Work in England

This 1752 painting of Northumberland House in London is an example of Canaletto's work during his residence in England.

Many of his pictures were sold to Englishmen on their Grand Tour, often through the agency of the merchant Joseph Smith (who was later appointed British Consul in Venice in 1744).

It was Smith who acted as an agent for Canaletto, first in requesting paintings of Venice from the painter in the early 1720s and helping him to sell his paintings to other Englishmen.[11]

In the 1740s Canaletto's market was disrupted when the War of the Austrian Succession led to a reduction in the number of British visitors to Venice.[12] Smith also arranged for the publication of a series of etchings of "capricci" (or architectural phantasies) (capriccio Italian for fancy) in his vedute ideale,[7] but the returns were not high enough, and in 1746 Canaletto moved to London, to be closer to his market.[6]

The first Westminster Bridge as painted by Canaletto in 1746.

He remained in England until 1755, producing views of London (including several of the new Westminster Bridge, which was completed during his stay) and of his patrons' castles and houses. His 1754 painting of Old Walton Bridge includes an image of Canaletto himself.

Westminster Abbey with a procession of Knights of the Bath, by Canaletto, 1749

He was often expected to paint England in the fashion with which he had painted his native city. Canaletto's painting began to suffer from repetitiveness, losing its fluidity, and becoming mechanical to the point that the English art critic George Vertue suggested that the man painting under the name 'Canaletto' was an impostor.[citation needed]

The artist was compelled to give public painting demonstrations in order to refute this claim; however, his reputation never fully recovered in his lifetime.[13]

After his return to Venice, Canaletto was elected to the Venetian Academy in 1763 and appointed prior of the Collegio dei Pittori. He continued to paint until his death in 1768. In his later years he often worked from old sketches, but he sometimes produced surprising new compositions. He was willing to make subtle alternations to topography for artistic effect.[7]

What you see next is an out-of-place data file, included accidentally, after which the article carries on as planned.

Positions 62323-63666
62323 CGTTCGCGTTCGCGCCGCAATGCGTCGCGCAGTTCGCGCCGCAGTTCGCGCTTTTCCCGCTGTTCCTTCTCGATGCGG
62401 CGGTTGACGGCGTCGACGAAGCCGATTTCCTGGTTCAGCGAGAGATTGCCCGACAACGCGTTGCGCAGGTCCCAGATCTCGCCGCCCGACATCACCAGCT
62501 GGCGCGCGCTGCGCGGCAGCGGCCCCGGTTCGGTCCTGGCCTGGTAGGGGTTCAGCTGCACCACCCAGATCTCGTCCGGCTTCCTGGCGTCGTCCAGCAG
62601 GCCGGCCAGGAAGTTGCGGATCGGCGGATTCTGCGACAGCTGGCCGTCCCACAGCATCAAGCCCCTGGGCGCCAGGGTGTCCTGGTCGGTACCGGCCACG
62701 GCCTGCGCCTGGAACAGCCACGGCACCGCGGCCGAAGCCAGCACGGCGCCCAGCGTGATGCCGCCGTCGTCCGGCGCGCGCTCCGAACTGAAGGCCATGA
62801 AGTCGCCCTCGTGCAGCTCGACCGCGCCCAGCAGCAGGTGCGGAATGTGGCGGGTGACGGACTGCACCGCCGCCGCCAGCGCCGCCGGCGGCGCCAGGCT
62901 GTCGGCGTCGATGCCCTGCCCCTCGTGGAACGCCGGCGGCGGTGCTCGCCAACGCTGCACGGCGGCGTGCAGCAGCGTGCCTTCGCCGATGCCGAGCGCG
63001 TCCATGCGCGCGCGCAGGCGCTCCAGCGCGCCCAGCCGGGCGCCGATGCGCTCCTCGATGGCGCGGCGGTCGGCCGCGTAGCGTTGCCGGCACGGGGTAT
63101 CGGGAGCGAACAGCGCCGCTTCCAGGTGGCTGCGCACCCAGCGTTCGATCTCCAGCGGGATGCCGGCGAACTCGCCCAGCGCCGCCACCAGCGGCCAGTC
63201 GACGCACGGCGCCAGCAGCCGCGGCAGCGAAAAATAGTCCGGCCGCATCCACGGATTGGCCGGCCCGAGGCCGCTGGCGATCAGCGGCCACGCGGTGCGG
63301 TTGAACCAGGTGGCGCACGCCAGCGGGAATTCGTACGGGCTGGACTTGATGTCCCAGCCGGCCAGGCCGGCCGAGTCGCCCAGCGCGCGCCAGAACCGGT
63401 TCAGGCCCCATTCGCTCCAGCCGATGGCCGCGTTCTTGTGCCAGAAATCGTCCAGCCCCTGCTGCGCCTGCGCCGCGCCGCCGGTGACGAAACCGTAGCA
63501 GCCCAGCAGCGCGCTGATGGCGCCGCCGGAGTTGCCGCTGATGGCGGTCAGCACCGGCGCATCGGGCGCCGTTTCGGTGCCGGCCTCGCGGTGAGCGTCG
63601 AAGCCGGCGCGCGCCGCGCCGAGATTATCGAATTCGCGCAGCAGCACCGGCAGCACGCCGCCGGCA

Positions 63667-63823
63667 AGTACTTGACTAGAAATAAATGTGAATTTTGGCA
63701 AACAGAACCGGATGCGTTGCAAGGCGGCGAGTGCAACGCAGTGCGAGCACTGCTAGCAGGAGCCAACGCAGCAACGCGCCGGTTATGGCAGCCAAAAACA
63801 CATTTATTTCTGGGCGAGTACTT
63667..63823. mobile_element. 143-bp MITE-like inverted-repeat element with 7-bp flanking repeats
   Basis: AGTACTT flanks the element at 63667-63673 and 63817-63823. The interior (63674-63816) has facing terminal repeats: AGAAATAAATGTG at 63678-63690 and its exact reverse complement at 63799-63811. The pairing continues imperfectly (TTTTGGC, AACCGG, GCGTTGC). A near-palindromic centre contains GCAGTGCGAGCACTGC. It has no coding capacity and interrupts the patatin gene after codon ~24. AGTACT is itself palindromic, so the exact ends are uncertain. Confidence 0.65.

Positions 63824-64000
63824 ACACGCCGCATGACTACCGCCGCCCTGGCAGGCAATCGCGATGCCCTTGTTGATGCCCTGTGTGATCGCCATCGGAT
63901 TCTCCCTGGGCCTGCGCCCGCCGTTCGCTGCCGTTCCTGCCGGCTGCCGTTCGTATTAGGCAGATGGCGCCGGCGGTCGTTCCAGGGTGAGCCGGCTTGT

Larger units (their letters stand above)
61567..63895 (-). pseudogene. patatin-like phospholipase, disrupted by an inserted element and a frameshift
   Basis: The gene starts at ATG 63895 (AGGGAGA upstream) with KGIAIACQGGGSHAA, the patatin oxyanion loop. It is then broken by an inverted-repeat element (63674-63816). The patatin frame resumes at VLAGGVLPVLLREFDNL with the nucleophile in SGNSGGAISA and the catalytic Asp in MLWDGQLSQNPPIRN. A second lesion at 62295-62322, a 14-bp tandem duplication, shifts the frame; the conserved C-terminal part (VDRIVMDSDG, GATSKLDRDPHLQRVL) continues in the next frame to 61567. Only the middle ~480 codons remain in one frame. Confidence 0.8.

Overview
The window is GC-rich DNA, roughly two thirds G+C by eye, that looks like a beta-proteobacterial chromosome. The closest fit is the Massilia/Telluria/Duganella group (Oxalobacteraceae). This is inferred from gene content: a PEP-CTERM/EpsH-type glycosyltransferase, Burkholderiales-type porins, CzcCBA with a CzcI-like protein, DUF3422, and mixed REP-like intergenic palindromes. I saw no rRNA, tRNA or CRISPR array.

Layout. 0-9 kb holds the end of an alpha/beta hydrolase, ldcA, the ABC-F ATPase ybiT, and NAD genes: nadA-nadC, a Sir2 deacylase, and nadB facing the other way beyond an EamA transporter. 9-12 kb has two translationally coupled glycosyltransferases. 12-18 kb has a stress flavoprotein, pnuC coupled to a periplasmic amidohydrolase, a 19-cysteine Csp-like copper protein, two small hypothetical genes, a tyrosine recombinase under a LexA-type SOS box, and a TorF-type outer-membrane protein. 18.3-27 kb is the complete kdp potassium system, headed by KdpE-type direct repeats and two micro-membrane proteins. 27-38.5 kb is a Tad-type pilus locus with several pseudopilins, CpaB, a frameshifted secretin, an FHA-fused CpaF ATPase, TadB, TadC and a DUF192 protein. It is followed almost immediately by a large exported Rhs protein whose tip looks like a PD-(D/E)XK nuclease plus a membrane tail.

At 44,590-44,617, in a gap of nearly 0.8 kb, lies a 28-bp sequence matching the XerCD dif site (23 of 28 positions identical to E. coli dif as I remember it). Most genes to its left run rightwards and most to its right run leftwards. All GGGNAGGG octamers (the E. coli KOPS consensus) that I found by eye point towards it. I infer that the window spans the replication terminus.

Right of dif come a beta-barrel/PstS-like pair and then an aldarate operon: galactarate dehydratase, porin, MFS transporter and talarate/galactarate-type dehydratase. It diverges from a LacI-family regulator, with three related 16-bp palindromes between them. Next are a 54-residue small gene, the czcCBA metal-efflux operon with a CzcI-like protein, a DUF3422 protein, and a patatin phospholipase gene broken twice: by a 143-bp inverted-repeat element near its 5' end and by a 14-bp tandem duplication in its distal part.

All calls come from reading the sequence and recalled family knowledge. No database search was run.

Market

View of the Entrance to the Venetian Arsenal, by Canaletto, 1732.

His pupils included his nephew Bernardo Bellotto, Francesco Guardi, Michele Marieschi, Gabriele Bella, and Giuseppe Moretti. The painter, Giuseppe Bernardino Bison was a follower of his style.[9]

Joseph Smith sold much of his collection to George III, creating the bulk of the large collection of works by Canaletto owned by the Royal Collection. in 1762, George III paid £20,000 for Consul Smith's collection of 50 paintings and 142 drawings.[14] There are many examples of his work in other British collections, including several (19) at the Wallace Collection and a set of 24 in the dining room at Woburn Abbey. A large set of Canaletto works was also part of the collection of the Earls of Carlisle, however many were lost at the 1940 fire of Castle Howard and others were sold over the last century. Among those formerly at the Carlisle collection are "The Bacino di San Marco: looking East", now at the Museum of Fine Arts, Boston (sold in 1939) and the pair "Entrance to the Grand Canal from the Molo, Venice" and "The Square of Saint Mark's, Venice", now at the National Gallery of Art, Washington DC (sold in 1938). The last important venetian veduta at Castle Howard was by Bernardo Bellotto, "A View of the Grand Canal Looking South from the Palazzo Foscari", which was sold at Sotheby's in July 2015 for £2.6 million.

Canaletto's views always fetched high prices, and as early as the 18th century Catherine the Great and other European monarchs vied for his grandest paintings. The record price paid at auction for a Canaletto is £18.6 million for View of the Grand Canal from Palazzo Balbi to the Rialto, set at Sotheby's in London in July 2005.

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1 عدد تمبر تابلو نقاشی - 200مین سالگرد مرگ کانالتو - نقاش - ایتالیا 1968

1 عدد تمبر تابلو نقاشی - 200مین سالگرد مرگ کانالتو - نقاش - ایتالیا 1968

Italy 1968 - The 200th Anniversary of the Death of Canaletto